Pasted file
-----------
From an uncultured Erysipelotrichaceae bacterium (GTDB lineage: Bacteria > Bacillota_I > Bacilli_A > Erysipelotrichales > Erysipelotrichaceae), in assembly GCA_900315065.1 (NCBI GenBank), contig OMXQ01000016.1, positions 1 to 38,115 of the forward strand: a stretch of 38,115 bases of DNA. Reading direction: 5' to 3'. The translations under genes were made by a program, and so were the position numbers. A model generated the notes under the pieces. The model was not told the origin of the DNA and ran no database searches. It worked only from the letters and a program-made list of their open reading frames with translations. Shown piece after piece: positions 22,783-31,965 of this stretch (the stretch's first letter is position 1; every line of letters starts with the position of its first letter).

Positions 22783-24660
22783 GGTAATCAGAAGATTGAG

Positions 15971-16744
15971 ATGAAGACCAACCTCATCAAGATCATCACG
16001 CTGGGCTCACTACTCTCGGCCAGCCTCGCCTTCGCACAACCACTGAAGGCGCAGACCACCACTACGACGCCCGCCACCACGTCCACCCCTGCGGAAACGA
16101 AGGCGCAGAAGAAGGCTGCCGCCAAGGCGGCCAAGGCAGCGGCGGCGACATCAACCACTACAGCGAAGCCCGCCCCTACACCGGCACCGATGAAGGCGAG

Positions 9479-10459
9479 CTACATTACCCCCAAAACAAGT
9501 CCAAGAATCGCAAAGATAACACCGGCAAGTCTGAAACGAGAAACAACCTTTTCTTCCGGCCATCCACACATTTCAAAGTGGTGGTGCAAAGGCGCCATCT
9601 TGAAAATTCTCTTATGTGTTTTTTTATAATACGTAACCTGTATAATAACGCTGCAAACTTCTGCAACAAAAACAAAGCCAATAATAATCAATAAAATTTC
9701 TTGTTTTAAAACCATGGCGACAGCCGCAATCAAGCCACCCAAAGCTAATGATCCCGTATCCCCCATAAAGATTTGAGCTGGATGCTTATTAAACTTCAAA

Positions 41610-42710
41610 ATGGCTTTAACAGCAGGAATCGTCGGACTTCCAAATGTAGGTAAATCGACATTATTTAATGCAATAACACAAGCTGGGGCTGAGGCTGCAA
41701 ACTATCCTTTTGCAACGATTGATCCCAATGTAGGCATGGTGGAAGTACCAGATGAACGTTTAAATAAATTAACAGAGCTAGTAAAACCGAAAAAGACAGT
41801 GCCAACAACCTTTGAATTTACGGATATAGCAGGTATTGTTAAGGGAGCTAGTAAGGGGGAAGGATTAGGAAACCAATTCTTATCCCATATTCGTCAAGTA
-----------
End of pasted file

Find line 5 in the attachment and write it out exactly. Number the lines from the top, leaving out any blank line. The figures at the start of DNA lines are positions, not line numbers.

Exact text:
15971 ATGAAGACCAACCTCATCAAGATCATCACG